Jan 23 2014 by Jamie Bowman, Ormskirk Advertiser
John Lennon’s lost summer building Scarisbrick waterworks revealed in new book
HE WAS the voice of a generation who led the most successful band of all time, but for six weeks in 1959, John Lennon was nothing more than a teenage labourer working at Scarisbrick waterworks.
John’s unexpected job history was revealed in a recent exhaustive biography of The Beatles.
Author Mark Lewisohn’s book, Tune In, tells the story of the band’s early days from their childhoods in Liverpool until the release of their first single, Love Me Do, in 1962.
The biography reveals that when Lennon was 18, his art school friend, Tony Carricker, secured the pair a summer job through his dad, who was a general foreman on a building site in Scarisbrick.
Mark said: “A new waterworks was being constructed and Tony had fixed it for himself and John to be general labourers for the summer, on good money – about £5 a week.”
John’s inspiration to take the job was unsurprisingly musical and every penny from the back-breaking work went towards buying his first electric guitar.
The future legend began working at Mill Brow water treatment centre on Southport Road on July 20, 1959 and was soon finding it a tough experience, as Tony revealed to Mark.
“He absolutely hated it,” said Tony.
“He told me he used to pray every morning the train would crash.”
John was forced to get the train as Tony and his dad lived in Widnes and so were unable to pick him up from his Woolton home on the way.
“As the working day began at eight, John had to get up around five, which for a teenager who loved sleep and hated going to bed early was a constant problem,” said Mark.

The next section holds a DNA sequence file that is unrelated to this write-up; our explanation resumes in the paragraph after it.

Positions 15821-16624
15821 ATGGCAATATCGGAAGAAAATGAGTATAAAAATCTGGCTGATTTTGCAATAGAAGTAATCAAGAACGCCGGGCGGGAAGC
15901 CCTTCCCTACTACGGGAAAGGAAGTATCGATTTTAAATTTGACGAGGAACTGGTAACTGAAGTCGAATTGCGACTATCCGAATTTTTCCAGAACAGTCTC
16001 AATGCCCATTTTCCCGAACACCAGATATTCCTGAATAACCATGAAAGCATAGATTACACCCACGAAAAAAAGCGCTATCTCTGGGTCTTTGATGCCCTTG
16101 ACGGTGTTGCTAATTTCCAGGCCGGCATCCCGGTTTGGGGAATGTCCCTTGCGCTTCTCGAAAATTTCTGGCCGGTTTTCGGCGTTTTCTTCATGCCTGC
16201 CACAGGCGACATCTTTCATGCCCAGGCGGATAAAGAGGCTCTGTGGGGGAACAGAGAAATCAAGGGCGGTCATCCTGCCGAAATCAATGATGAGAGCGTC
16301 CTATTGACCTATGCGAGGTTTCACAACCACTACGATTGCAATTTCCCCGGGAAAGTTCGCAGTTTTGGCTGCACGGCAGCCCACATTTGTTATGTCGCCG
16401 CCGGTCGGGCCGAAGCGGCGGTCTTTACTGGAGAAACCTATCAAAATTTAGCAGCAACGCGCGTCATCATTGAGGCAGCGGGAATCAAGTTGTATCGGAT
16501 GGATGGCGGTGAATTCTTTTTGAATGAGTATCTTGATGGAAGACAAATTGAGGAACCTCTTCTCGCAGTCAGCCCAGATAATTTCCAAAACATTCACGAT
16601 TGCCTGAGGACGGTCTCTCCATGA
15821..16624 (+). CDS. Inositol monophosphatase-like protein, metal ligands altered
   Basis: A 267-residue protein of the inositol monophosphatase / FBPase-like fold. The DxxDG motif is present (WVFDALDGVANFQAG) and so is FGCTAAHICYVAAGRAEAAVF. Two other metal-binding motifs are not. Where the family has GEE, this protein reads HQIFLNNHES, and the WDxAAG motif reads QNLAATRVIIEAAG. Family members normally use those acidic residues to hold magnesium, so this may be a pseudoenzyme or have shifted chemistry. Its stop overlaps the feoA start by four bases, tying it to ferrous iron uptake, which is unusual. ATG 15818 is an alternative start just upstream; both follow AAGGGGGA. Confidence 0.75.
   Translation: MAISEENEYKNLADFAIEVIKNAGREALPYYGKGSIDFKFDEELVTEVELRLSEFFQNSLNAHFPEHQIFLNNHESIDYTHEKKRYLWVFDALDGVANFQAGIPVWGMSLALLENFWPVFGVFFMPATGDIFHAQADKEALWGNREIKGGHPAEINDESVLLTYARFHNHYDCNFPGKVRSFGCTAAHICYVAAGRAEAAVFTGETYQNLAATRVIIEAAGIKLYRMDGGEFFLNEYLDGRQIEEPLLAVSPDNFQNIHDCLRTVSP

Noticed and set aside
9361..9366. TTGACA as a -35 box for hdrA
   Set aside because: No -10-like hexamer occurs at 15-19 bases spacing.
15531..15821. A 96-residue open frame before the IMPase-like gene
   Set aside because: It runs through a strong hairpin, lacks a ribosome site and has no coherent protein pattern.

“His journey entailed train changes and a crosstown walk before he got to distant Ormskirk where the Carrickers would collect him. If John was late and missed them he had to make further train changes to end up at Bescar Lane.
“From there he would trudge along country lanes to the building site.”
The two friends would then use pickaxes and shovels to help ready the ground for the construction of the new water pumping station.
But Tony coped better than his pal. He said: “Once the hands stopped bleeding, after a couple of weeks, I could enjoy it but John hated every minute of it – he had no physical reserves at all.”
John’s employment came to an end on August 28 when he was sacked after burning a kettle – the reason for his departure is given on his work card as “Unsuitable”.
On the same day John put down a £17 deposit for a Hofner Club 40 guitar – and the rest is history.
Helen Wilson at United Utilities said: “It’s amazing to think that those water board wages helped pay for such an important guitar.
“Mill Brow is undergoing a multi-million pound upgrade at the moment – it makes you wonder if there are any more budding songwriters on the payroll today!”